In compliance with state and federal requirements, wolves selected for introduction would be captured using available tools ranging from helicopter net-gunning, modified padded foot-traps, darting from a helicopter or modified snares with appropriate stops. Human and wolf interactions would be minimized…. The capture and release periods to bring wolves to Isle Royale would occur primarily between late fall and late winter.

It was the expert discussion on this point that focused for me just how tricky this project could be, and how some serious difficulties in the lives of immigrant wolves just can’t be managed.

During open water season (May-October) moose calves and beaver are available and the likelihood of leaving the island is reduced by the lack of an ice bridge. During the late summer and early fall wolves are using rendezvous sites, which might improve trapping success, and if trapping involves foot-hold traps, there is decreased chance of freezing digits or of hypothermia.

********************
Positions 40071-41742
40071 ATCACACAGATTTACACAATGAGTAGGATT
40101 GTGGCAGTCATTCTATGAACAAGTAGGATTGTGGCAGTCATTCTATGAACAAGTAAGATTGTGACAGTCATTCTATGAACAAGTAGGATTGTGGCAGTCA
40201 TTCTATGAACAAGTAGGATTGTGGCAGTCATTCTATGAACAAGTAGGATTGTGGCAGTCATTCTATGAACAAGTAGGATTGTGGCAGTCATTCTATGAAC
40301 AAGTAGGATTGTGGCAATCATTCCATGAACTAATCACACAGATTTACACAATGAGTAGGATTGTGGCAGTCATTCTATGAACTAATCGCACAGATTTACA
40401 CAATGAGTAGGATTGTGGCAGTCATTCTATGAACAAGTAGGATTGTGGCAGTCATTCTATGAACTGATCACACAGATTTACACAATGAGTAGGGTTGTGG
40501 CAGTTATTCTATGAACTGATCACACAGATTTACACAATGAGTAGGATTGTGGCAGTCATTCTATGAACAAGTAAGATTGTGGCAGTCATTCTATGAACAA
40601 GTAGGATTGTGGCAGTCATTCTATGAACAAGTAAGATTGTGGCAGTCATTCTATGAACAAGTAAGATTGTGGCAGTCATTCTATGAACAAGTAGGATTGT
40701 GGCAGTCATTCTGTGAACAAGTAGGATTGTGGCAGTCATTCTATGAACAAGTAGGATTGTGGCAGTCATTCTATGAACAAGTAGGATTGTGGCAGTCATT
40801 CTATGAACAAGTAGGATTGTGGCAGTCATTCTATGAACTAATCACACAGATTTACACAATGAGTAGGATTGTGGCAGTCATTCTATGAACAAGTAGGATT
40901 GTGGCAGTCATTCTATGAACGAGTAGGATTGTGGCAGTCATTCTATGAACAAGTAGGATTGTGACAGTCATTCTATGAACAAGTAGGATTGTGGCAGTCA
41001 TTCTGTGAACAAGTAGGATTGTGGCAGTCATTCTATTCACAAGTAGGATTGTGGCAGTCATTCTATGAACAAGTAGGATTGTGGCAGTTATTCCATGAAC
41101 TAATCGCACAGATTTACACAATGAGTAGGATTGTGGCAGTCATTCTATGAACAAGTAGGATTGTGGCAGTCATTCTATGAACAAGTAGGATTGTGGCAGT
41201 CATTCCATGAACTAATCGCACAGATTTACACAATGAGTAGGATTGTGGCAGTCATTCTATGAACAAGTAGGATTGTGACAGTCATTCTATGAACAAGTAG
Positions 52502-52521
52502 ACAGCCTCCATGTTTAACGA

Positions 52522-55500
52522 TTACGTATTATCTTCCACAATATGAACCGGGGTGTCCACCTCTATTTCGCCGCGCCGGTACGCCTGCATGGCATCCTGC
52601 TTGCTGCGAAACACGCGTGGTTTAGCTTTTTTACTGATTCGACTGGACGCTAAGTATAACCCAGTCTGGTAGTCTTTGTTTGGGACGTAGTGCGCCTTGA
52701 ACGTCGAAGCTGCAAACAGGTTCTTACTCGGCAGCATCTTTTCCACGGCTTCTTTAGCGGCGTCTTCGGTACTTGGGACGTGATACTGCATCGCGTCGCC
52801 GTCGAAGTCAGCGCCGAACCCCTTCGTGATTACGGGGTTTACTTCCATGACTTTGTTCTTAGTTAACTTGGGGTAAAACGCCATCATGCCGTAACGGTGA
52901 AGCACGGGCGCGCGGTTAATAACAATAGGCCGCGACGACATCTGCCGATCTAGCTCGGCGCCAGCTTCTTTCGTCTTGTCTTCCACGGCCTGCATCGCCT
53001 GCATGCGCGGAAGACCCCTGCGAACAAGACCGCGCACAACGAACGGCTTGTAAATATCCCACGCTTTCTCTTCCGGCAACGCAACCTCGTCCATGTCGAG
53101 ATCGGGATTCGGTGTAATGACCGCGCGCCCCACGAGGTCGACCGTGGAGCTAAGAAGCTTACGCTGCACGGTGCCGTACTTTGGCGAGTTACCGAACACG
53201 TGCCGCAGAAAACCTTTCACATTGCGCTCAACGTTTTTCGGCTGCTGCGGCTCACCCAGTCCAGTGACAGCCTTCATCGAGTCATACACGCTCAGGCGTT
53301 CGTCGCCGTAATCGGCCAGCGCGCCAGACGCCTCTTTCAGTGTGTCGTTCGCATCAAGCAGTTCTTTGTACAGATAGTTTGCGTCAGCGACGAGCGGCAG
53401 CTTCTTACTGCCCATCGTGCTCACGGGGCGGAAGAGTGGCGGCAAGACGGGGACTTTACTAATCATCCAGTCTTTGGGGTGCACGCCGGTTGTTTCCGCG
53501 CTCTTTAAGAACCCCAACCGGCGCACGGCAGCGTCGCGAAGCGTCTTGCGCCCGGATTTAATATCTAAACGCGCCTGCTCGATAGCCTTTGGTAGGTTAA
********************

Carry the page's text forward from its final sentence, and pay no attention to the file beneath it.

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However, the cons for a late summer/early fall focus include greater opportunity for capturing non-target individuals (both wolf pups and domestic hunting dogs), and an increase in nomadic activity in late fall.

A winter focus would increase the chances of capturing packs, as pups are travelling with packs and pack are more cohesive and wolves tend to be in good condition. However, a winter release date would leave less time for pair-bonding and increase the potential for attempted escape. Winter release on IRNP would also be logistically problematic.

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For discussion of other questions considered by NPS — “Soft release” or hard? Provide dead moose to the new arrivals or not? Try to eliminate any currently surviving wolves before adding new ones, or let them be? — you can find the full analysis here.